Sister Geralyn Schmidt

So many of you have asked me, “Where do you get your ideas? Is it hard to come up with new articles week after week? Do you ever get tired of writing?”

All these questions are very good ones! The writing ideas come to me, I believe, through the workings of the Holy Spirit. I always seem to have a plan running through my mind, since it is churning, but it is the Holy Spirit who pokes me and says, “Write about this.” The danger when I don’t listen to Him is that these articles can degenerate to a column about “Sister Says” rather than Him using me as His instrument.

As I begin to put words to this “virtual newspaper” once more, I am surprised by how the Holy Spirit answers the need for me to share with you. God never ceases to amaze me! He can even speak through social media!

One of the people I follow on Twitter is Father Goyo Hidalgo. Father was born in Spain and now serves within the Diocese of Los Angeles. He, too, is an evangelist, though he microblogs on Twitter; and he, too, is dyslexic.

One recent morning on his Twitter feed, he wrote: “God, teach us what it means to have faith in silence. When we face trials that are beyond our understanding, help us to find peace. Help us be joyful in hope, patient in affliction, and faithful in prayer. Bring healing and peace today.”

I could not help resting in every word that Father Hidalgo tweeted because it is only within silence that we can actually hear and attend to others, especially with everything we are experiencing today.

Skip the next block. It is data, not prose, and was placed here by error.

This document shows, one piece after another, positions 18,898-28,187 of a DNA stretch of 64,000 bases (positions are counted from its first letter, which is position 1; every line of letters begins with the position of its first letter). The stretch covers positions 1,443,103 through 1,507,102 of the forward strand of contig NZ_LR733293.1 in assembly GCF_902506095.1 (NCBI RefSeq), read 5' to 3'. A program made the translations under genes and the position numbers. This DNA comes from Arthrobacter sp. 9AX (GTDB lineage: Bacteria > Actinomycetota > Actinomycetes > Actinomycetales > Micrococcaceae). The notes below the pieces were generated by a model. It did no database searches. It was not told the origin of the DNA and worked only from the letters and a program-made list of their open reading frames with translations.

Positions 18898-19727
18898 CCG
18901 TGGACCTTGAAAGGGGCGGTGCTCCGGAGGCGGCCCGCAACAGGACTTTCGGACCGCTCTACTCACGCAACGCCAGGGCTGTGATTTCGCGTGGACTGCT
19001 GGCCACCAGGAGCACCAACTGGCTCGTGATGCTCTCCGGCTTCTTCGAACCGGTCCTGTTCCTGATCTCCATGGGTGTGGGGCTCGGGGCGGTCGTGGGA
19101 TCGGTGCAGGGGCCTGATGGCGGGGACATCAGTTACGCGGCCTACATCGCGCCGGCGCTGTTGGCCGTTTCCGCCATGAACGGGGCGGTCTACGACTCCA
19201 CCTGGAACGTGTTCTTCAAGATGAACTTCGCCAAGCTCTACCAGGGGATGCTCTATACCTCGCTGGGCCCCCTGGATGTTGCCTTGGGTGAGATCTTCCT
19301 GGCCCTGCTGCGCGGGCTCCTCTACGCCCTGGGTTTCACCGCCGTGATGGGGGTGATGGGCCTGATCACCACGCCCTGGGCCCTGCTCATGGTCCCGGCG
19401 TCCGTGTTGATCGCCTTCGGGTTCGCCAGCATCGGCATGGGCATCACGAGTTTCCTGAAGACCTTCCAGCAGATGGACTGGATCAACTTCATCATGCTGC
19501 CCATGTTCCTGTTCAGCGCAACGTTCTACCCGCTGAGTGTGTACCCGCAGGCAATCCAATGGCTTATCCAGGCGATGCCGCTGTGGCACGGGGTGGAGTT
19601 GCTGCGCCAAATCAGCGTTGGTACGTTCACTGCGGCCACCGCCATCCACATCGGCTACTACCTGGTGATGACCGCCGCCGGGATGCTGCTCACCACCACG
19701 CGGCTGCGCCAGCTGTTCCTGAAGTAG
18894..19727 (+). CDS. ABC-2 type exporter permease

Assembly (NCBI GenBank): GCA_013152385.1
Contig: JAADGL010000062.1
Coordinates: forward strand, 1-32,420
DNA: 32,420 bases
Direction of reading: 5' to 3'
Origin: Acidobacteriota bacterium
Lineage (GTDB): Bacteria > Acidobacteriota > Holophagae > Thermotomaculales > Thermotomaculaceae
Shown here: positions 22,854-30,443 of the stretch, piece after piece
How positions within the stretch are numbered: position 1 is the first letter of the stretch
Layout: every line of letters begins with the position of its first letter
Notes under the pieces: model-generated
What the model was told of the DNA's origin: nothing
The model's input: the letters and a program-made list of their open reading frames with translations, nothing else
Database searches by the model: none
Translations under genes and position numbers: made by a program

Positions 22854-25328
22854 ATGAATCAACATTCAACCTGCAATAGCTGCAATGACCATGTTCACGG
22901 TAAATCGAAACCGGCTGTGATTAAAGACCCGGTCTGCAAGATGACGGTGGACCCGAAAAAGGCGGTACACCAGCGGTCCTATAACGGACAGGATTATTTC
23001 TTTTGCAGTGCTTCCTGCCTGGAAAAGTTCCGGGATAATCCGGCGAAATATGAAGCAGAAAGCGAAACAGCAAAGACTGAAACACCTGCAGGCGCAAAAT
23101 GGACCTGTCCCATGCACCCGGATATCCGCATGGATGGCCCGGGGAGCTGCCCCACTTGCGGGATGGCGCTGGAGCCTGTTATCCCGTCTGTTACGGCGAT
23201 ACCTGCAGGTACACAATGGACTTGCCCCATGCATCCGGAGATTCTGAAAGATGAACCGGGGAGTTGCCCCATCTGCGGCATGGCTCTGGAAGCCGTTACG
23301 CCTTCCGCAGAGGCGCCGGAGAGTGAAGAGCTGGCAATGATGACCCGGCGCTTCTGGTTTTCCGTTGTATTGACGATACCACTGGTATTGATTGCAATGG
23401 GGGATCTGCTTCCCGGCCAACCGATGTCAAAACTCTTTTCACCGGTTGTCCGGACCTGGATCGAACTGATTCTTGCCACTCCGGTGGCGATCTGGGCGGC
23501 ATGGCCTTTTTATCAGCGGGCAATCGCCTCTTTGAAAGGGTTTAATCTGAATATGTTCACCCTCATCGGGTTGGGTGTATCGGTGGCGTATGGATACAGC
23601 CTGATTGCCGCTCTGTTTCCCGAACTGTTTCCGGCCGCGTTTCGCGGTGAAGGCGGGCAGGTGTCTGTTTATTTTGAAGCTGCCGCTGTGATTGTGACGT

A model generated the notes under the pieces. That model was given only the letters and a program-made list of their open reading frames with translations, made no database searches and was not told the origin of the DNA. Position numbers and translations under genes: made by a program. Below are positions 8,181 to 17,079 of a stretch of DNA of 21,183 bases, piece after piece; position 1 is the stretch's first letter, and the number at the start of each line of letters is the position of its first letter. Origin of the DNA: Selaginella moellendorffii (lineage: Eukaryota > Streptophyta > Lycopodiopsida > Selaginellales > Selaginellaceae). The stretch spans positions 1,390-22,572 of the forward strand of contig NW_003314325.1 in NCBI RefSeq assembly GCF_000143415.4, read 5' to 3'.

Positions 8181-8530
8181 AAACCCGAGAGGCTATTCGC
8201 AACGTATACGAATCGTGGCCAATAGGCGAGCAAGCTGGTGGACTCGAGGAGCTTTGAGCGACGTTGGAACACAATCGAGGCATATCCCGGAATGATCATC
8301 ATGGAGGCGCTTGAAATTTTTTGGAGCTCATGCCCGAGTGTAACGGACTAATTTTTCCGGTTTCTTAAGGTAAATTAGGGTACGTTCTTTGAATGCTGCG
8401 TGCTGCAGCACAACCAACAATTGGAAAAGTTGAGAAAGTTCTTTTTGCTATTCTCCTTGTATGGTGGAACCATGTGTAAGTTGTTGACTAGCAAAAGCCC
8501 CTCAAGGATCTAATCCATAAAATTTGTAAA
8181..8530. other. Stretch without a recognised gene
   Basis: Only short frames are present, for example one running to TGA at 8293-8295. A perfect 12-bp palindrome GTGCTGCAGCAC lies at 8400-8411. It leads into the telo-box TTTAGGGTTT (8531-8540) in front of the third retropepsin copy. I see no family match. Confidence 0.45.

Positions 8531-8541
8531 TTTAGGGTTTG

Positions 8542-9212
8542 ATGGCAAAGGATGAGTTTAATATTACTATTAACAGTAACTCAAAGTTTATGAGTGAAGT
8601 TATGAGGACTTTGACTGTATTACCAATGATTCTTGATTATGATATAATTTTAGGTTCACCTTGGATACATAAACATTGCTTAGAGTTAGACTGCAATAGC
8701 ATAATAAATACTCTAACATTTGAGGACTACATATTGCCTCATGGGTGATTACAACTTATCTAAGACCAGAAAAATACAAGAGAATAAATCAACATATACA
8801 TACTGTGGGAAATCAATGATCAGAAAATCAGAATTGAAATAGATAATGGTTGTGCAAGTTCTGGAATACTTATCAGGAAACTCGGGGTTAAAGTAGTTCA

Kay Lindahl, author of The Sacred Art of Listening: Forty Reflections for Cultivating a Spiritual Practice, writes, “I’ve grown uncomfortable with the popular notion of simply celebrating diversity. That seems ultimately limiting and superficial and doesn’t allow for the calling forth of new possibilities for action or for a deepening sense of community. What speaks to me instead is to find ways to honor and respect our differences through hearing the nuances in each particular voice. How can I learn more about the other? How can I learn to appreciate those who are different from me?… Part of the tension of our differences is also the same thread that weaves us all together. The practice is to hear the voices for what they are – distinctive, individual.”

Only after we experience silence can we actually hear. In fact, within silence, all our senses become enlivened to a new reality: God present in our midst and His likeness found in others – even those who are different than I am.

Only through silence can we hear the sacredness of another story filled with hope as well as pain. Only through silence can we hear the tiny whispers of God walking side by side with each of us. Only in silence can we become another Simon of Cyrene (he helped Jesus carry His cross) and help others to discover that another does indeed care!

Echoing Father Hidalgo: “this brings healing and peace” for today!

1Lindahl, Kay. The Sacred Art of Listening: Forty Reflections for Cultivating a Spiritual Practice. SkyLight Paths Pub., 2002. Pg. 65-66.

By Sister Geralyn Schmidt, SCC, Special to The Witness